Nguyen marries basic and translational approaches to ID new brain region responsible for epileptic seizures

Epilepsy, a neurological condition that results in seizures, is highly prevalent and affects about 1.2% percent of the U.S. population. Worldwide, it affects tens of millions of people, but although its etiology is known for some, the cause is not always clear for others. Incoming Assistant Professor of Pharmacology Quynh Anh Nguyen sat down with us to discuss the results of her most recent paper in which she identified a new brain region associated with certain forms of epilepsy and in which she suggests that targeting that region for treatment may help some patients control their epileptic seizures.

Quynh Anh Nguyen
Quynh Anh Nguyen

The research, published in Nature Medicine, was spearheaded by Nguyen and neurosurgery resident Ryan Jamiolkowski under the tutelage of Vivek P. Buch and Ivan Soltesz, both faculty members in the Department of Neurosurgery at the Stanford University School of Medicine.

What issue/problem does your research address?

Epilepsy is one of the most prevalent neurological disorders in the world, with tens of millions of people burdened by the occurrence of chronic spontaneous seizures. About one-third of epilepsy patients do not achieve adequate seizure control with existing anti-seizure medications and often elect to undergo invasive surgical resection or ablation of their epileptic brain tissue.

For patients with mesial temporal lobe epilepsy, the most common form of drug-resistant epilepsy, the main surgical target has been the anterior hippocampus and amygdala. About one-third of patients who undergo surgical intervention still do not receive adequate seizure freedom. Thus, there is a critical need to identify novel targets for controlling seizures in this significant patient population.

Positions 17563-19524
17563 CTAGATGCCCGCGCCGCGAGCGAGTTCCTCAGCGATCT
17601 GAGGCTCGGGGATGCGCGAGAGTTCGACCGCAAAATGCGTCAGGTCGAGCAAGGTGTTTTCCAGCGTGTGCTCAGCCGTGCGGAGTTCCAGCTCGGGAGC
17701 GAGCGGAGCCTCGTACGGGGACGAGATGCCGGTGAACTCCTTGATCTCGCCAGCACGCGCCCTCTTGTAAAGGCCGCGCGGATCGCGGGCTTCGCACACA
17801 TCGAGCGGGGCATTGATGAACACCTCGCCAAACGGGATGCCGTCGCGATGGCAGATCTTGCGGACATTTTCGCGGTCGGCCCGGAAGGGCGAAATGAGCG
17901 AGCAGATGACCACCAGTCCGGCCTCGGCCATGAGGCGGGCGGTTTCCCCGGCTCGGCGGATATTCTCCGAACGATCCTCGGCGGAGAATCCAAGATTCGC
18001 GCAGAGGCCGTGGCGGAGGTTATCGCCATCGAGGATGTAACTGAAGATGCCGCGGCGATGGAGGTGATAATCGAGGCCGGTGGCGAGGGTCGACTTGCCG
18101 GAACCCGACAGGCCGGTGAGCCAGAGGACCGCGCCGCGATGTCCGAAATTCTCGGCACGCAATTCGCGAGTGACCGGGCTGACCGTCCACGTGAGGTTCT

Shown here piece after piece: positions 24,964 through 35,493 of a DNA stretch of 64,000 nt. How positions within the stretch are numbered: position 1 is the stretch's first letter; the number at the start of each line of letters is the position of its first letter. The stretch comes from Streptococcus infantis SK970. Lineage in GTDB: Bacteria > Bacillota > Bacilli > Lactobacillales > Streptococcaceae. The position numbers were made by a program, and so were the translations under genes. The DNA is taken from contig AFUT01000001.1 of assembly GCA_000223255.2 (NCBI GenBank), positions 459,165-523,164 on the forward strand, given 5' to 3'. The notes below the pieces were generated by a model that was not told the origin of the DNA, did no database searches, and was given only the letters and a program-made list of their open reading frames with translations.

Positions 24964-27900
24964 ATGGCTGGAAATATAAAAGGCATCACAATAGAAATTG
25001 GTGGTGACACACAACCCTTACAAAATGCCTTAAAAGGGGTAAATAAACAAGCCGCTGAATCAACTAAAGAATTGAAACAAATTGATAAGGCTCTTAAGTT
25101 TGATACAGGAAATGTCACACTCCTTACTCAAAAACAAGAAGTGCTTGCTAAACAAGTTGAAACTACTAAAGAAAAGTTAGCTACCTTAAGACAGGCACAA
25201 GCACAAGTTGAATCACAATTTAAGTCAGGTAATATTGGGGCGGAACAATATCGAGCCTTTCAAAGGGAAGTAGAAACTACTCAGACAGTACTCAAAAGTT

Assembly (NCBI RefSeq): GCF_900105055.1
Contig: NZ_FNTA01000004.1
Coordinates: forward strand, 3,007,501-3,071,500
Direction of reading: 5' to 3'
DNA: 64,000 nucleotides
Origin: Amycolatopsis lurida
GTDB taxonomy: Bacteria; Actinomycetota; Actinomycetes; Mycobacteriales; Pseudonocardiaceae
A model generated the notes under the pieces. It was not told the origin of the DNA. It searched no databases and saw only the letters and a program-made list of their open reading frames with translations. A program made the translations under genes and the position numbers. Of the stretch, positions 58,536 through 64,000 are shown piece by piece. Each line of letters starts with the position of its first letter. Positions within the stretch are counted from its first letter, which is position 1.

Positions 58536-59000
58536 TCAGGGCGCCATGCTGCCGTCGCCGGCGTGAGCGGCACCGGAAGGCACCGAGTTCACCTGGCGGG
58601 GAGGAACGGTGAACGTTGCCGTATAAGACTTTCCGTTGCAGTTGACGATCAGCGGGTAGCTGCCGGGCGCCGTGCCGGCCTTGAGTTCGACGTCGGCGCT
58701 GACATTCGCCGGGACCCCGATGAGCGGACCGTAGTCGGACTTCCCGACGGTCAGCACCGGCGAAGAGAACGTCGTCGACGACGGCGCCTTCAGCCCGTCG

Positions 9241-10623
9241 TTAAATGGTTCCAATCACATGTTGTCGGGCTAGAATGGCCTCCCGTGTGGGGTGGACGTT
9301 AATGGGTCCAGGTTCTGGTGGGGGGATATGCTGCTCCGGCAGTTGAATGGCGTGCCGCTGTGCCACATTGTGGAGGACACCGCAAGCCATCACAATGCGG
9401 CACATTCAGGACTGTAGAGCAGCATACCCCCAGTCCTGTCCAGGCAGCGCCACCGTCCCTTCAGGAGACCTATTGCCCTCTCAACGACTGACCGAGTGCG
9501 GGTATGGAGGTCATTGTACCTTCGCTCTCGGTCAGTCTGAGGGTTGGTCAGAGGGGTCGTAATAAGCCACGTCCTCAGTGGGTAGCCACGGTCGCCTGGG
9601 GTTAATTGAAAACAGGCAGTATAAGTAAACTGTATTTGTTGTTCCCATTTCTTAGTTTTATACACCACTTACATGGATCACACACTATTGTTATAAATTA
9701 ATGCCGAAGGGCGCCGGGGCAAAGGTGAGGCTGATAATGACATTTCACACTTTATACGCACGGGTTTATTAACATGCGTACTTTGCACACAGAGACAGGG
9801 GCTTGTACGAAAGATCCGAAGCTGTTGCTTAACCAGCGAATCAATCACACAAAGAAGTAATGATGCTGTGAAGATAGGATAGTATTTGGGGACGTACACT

What was unique about your approach to the research?

This research took a unique approach that bridged the realms of biochemical and molecular tool development, neuroscience basic research, and clinical care.

As a postdoc in Ivan Soltesz’s lab in the Department of Neurosurgery at Stanford University, I had worked alongside Alice Ting’s lab in the Departments of Genetics, Biology, and Chemistry at Stanford to develop a light- and calcium-gated molecular integrator that could be used to label neurons that were active during a designated temporal window. I used this tool to label neurons during seizures in mice, which allowed me to identify a novel brain region involved in epilepsy.

Around the time that I made this discovery, a neurosurgery resident, Ryan Jamiolkowski, had joined the Soltesz lab and shared with me that he had an epilepsy patient whose seizures seemed to come from this region. We put forth a combined effort to show that this region is an important seizure node and a viable target for intervention in both mice and humans with epilepsy.

Overall, within the span of about 2.5 years, we took a basic science molecular tool and used it to make a fundamental discovery that could directly impact patient care. As a new assistant professor at Vanderbilt, I will continue this interdisciplinary approach in my own lab, with basic scientists and clinicians working side by side to find ways to help improve the human condition.

What were your findings? How can non-expert readers understand their significance?

We found that an understudied region of the brain called the fasciola cinereum is highly active during seizures in both mice and humans with epilepsy. Considering that most clinical targets focus on the anterior hippocampus and that the FC is located in the posterior hippocampal tail, the FC has previously been overlooked as a potential site of seizure onset. Yet, when we inhibited the activity of the neurons in this region in mice specifically during seizures, we found a significant reduction in seizure duration.